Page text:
Ramona Ausubel: When I first started writing, I was trying to stick as closely to the “facts” as possible. Soon, I realized that facts were not what I really cared about. The reason it mattered to my grandmother to tell the story and the reason it mattered to me to hear it and tell it again was not that we were trying to reconstruct history, it was that we were trying to fold the characters, places and lives from the past into our world. As long as a story is being told, it stays alive, even as it changes. Each fable is a version of what could have happened, and between all those versions, maybe we come close to the truth. I think that, no matter how modern our world gets, we will always have a need to tell stories about the past.
Téa Obreht: I was fascinated by the point of view shifts in No One Is Here Except All Of Us; it seems that the novel begins rooted in collective consciousness and then, as the experiment of isolation fails, and tragedy upon tragedy is unleashed onto the characters, this shared perspective splits up until, in an ironic twist, outside communication becomes the only way the characters receive fragmented information about each others’ lives. Why did you choose this particular narrative style? How did you settle on Lena as the primary voice?
Ramona Ausubel: It took many drafts to find the right point–of–view for this story. Lena is based on my great–grandmother and I knew she would be the protagonist, but I wanted it to be about everyone together as well, for there to be a kind of Greek chorus. Finally, I decided to give the story to Lena to tell, and to allow her to speak both for the village and for herself, to speak to the ideas of collective struggle and imagination in addition to one person’s loneliness and isolation.
Téa Obreht: This novel was obviously inspired by family legends, but tell me more about your own life as a writer. When did you know you wanted to write? Who are some of your literary influences?
Ramona Ausubel: I have wanted to write for as long as I can remember. My mom recently came across the poems I wrote in fifth grade, and I was a little embarrassed to admit that not only did I recall writing them, but I had been so proud of them that I still had them memorized twenty years later. I still feel the same sense of excitement and satisfaction when a piece of writing starts to come alive.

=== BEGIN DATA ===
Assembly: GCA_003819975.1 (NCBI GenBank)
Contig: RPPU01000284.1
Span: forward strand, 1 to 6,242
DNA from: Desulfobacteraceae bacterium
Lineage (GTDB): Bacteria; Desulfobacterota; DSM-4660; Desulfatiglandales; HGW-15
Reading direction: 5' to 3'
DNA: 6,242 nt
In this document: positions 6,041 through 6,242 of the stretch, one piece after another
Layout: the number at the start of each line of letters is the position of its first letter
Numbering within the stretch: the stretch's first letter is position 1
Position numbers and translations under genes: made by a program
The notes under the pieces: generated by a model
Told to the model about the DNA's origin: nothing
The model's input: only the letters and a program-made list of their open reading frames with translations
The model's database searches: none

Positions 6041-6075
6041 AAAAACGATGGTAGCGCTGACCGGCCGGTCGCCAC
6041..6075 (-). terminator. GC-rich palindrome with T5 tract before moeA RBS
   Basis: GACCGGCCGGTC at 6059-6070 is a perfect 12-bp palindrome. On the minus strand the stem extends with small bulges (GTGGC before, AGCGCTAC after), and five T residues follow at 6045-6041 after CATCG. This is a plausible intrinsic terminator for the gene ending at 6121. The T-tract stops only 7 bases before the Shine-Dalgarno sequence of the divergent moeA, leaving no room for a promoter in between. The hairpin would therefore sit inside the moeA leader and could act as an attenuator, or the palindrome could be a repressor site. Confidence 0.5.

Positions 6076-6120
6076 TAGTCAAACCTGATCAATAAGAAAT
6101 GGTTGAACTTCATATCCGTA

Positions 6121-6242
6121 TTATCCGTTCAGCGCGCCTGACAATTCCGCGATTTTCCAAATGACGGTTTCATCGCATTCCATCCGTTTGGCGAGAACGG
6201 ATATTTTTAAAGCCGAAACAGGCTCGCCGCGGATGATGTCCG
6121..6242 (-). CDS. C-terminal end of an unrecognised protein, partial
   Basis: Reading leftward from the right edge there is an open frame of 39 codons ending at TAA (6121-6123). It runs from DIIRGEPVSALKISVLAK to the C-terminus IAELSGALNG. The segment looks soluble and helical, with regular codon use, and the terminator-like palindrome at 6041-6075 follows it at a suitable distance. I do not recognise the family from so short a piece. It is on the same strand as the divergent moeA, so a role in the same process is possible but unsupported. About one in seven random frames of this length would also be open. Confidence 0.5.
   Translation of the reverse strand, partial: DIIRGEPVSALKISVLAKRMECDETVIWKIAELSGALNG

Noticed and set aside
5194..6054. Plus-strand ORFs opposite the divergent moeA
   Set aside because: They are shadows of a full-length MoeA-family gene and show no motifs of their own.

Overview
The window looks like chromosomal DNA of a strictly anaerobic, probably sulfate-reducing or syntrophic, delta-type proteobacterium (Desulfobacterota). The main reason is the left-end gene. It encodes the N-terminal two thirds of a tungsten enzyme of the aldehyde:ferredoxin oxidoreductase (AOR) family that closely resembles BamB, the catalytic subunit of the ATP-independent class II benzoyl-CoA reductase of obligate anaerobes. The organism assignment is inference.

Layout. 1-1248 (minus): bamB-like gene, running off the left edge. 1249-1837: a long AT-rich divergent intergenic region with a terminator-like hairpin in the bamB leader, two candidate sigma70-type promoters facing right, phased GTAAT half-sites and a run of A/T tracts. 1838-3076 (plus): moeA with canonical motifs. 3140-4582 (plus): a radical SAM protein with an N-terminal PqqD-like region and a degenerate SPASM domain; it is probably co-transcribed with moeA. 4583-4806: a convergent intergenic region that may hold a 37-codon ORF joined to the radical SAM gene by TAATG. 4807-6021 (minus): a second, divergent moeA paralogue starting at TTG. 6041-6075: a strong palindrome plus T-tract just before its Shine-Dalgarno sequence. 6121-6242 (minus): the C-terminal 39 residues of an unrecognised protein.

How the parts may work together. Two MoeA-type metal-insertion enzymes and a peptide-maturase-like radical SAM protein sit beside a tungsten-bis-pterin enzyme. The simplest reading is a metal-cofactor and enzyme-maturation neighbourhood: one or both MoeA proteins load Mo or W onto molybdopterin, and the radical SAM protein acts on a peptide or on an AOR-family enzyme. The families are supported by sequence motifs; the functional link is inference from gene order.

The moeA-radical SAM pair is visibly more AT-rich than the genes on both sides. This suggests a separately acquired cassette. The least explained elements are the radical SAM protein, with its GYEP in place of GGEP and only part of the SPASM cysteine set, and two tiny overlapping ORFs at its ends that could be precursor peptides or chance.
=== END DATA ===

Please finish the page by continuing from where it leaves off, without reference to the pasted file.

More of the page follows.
Some authors and books that matter to me are Pastoralia, by George Saunders, The Amazing Adventures of Kavalier and Clay, by Michael Chabon, Love in the Time of Cholera by Gabriel Garcia Marquez, Gilead by Marilyn Robinson and Florida by Christine Schutt.
Téa Obreht: You already have numerous illustrious publications under your belt, but No One Is Here Except All Of Us is your first novel. What were some of the challenges you had to overcome, and what surprised you most about the process?
Ramona Ausubel: I have written short stories that mattered a lot to me, but writing this book was different because I spent so many hours in the world of the novel––some days I spent more time there than I did in the real world. Though the characters are different from the relatives on whom they are based, I still feel that I got to know my ancestors in a way I never could have otherwise. Those old family stories became my own, and they became part of my everyday life.
In November, I became a mother. As I gaze down at my new baby, a tiny, beautiful little boy, I think, “I’m glad you’re here. I have so many stories to tell you,” and I realize that in many ways I have been writing this novel for him.